We moved south and left the snow, but we did not leave the cold. I'm not paying attention to temperature but we are wearing all of our warm layers outdoors and most of our warm layers indoors.
Thankfully, the sun is out.
We spent last night camping in sand dunes of the western Sahara Desert. We traveled about three miles from our van to the camp via dromedary.
Our leader informed us that there are no camels in North Africa. What we have in North Africa are dromedaries. It seems the two are closely related, but the camel has two humps, while our rides have one.
To sit on the dromedary, one places oneself not on but just behind the single hump on a wide, padded saddle, and hangs on to a horn or handle just ahead of the single hump. Our saddles had no stirrups, but except during standing and sitting were reasonably secure.
We wore small packs with minimal gear. My sleeping bag was hung in its stuff sack on the saddle bar.
There were two lines of eight closely tied dromedaries, each line led by a bored-looking Berber on foot. More about Berbers later.
The Berbers led us at an ambling pace. You rock with the dromedary and use arms for suspension on the ups and downs. You are six feet above ground amd hope to have soft sand available if you fall.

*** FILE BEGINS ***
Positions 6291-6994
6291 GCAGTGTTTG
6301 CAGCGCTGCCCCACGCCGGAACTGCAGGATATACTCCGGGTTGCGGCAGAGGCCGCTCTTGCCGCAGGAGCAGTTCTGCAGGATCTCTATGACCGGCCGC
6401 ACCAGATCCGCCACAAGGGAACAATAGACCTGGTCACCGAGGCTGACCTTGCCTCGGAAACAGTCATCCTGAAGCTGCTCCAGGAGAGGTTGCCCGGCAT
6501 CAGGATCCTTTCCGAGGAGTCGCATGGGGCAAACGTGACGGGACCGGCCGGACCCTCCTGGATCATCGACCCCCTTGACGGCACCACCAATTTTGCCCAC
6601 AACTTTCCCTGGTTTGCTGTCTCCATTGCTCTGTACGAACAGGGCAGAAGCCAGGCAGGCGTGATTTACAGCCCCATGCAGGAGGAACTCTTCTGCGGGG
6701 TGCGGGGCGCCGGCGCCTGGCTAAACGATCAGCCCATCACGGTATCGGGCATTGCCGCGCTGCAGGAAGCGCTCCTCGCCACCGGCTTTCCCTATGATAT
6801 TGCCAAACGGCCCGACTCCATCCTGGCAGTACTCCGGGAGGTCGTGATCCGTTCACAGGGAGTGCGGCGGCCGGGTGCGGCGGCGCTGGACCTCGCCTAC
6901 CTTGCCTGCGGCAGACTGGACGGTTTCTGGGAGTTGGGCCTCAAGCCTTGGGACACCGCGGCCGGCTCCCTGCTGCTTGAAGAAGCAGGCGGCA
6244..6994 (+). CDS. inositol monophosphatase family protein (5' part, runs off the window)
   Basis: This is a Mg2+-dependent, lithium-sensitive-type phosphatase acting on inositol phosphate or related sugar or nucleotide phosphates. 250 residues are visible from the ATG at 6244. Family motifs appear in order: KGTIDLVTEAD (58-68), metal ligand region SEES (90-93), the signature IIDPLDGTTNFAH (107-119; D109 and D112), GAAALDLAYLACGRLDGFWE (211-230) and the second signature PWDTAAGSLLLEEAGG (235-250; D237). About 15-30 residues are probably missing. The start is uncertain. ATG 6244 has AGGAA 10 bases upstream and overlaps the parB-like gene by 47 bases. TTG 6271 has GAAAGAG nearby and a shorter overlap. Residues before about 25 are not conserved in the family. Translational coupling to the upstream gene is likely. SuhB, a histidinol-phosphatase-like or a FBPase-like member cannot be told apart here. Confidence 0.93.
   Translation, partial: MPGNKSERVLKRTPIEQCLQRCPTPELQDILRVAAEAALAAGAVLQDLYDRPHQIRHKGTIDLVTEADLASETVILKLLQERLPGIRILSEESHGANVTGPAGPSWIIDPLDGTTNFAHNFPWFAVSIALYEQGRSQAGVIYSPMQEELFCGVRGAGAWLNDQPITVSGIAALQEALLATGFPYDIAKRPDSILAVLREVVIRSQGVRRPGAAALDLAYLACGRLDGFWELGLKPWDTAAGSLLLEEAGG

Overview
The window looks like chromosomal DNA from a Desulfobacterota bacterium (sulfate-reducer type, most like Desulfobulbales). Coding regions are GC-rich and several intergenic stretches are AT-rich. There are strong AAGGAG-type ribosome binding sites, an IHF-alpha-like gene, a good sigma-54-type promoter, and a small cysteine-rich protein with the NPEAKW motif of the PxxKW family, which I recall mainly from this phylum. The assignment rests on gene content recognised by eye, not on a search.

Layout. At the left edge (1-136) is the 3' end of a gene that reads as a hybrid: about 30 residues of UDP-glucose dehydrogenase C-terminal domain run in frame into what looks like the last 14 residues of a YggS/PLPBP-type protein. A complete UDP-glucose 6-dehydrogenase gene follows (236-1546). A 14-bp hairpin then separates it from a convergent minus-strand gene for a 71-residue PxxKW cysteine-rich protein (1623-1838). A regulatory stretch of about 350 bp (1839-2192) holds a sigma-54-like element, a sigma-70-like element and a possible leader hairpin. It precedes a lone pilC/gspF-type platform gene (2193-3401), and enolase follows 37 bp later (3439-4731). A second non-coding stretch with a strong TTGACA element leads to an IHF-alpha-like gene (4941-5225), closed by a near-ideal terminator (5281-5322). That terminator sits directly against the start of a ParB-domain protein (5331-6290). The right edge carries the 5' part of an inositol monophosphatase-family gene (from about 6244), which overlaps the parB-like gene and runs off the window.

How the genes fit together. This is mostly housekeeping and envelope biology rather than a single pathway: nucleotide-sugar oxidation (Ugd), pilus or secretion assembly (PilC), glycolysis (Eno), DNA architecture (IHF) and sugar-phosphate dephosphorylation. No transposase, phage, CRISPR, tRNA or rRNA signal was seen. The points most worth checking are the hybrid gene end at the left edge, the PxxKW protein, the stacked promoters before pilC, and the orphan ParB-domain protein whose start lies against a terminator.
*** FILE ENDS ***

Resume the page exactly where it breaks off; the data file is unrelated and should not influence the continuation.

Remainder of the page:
After about an hour riding among the dunes, we dismounted and followed our guide toward the top of a high dune, perhaps 300 feet up. It reminded me of snow climbing in the Cascade Mountains back in the day.
While we waited for the desert sunset, the Burbers took our rides back to their stable.
Sunset duly observed, we headed down the dune to our camp.
Camp was a collection of six or seven semi-permanent black rectangular tents for eating and sleeping. I was expecting the toilet to be a desert free-for-all but it turned out we had a set of western-style toilets that actually flushed.
Dinner was a classic Moroccan tagene (sometimes tajine or other spelling) of chicken, potatoes, and carrots.
The social highlight was a drinking game called "Fruit and Vegetable." I'll leave to your Internet skills to find the rules, while I will confess to being the first one thrown out for rule violations.
Mo and I were among the first to bed, but we could hear the Berber drumming before falling asleep.
It was cold. Dammed cold. We slept well in our sleeping bags augmented with Berber blankets. We didn't even have to share our tent.
The same bored Berbers fetched us in the morning for the ride back to the van and breakfast.
We rode similar critters in India two years ago. Frankly, I'm not anxious to ride one again - camel or dromedary. At least not soon.